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Friday, December 12, 2014

North America vs UK: Stuffers or Fillers?


Today we are going to take a break from the 12 Days of Wordlady for our regular Friday posting, but fear not, the Four Calling Birds will be arriving in a couple of days.

Today's topic is an interesting difference between British and North American English: on this side of the pond we stuff our Christmas stockings, and over there, they fill them.

Both expressions seem to date from the early 1940s (much earlier than the OED's current earliest quotations) and both seem to originate in the US.The custom of having Christmas stockings goes back at least a century earlier.

Harper's Bazaar - Page 23

1939 - ‎Snippet view - ‎More editions
B16- • Five precision instruments on a pilot wheel • An amusing stocking-filler for a bachelor and to enhance his desk: clock, calendar, barometer, an infallible gift for an epicure is a can of Cafe hygrometer, thermometer. $75. B55. Rico for ...

Consumer Reports - Page 29

1940 - ‎Snippet view - ‎More editions
For the little gifts — the stocking filler, or just remembrance gifts — the giver with a lean purse should seek out the five-and-ten: Here the little girl playing "mama" can be fitted out with all sorts of domestic trappings. Here the little boy playing ...

Hardware Age - Volume 146, Issues 7-13 - Page 42

1940 - ‎Snippet view - ‎More editions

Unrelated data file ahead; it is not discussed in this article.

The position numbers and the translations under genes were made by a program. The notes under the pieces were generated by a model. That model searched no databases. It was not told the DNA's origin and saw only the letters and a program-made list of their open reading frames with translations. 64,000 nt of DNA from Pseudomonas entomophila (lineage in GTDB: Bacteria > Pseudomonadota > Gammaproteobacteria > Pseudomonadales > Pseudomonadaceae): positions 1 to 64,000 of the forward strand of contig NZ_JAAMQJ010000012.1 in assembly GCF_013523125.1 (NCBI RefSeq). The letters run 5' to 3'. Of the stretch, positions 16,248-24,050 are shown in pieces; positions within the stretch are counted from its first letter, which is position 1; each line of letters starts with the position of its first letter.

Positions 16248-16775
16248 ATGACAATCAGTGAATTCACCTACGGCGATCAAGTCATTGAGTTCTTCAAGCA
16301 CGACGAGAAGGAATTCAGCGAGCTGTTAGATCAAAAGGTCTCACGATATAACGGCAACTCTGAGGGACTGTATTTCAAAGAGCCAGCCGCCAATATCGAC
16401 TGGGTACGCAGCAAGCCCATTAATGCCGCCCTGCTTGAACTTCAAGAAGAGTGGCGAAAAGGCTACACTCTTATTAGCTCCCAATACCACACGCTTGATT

We have everything from the smallest stocking stuffer to big toys that you will want to buy now and have us store for you until just before Christmas. But no matter what you have in mind for your youngsters, get here today while our stock is ...

The idea didn't seem to catch on in the UK till the late fifties. Goodness knows why the alliterative "stocking stuffer" lost out there to the (in my opinion) lamer "stocking filler". If you have any theories based on our different personalities (or perhaps our different stockings), please share them.

And don't forget, whatever you call them, either of my books makes a great one! You can order Six Words You Never Knew Had Something to do with Pigs and Only in Canada You Say from me and
Only in Canada You Say from amazon: 

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About Me

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Canada's Word Lady, Katherine Barber is an expert on the English language and a frequent guest on radio and television. She was Editor-in-Chief of the Canadian Oxford Dictionary. Her witty and informative talks on the stories behind our words are very popular. Contact her at wordlady.barber@gmail.com to book her for speaking engagements; she can tailor her talks to almost any subject. She is also available as an expert witness for lawsuits.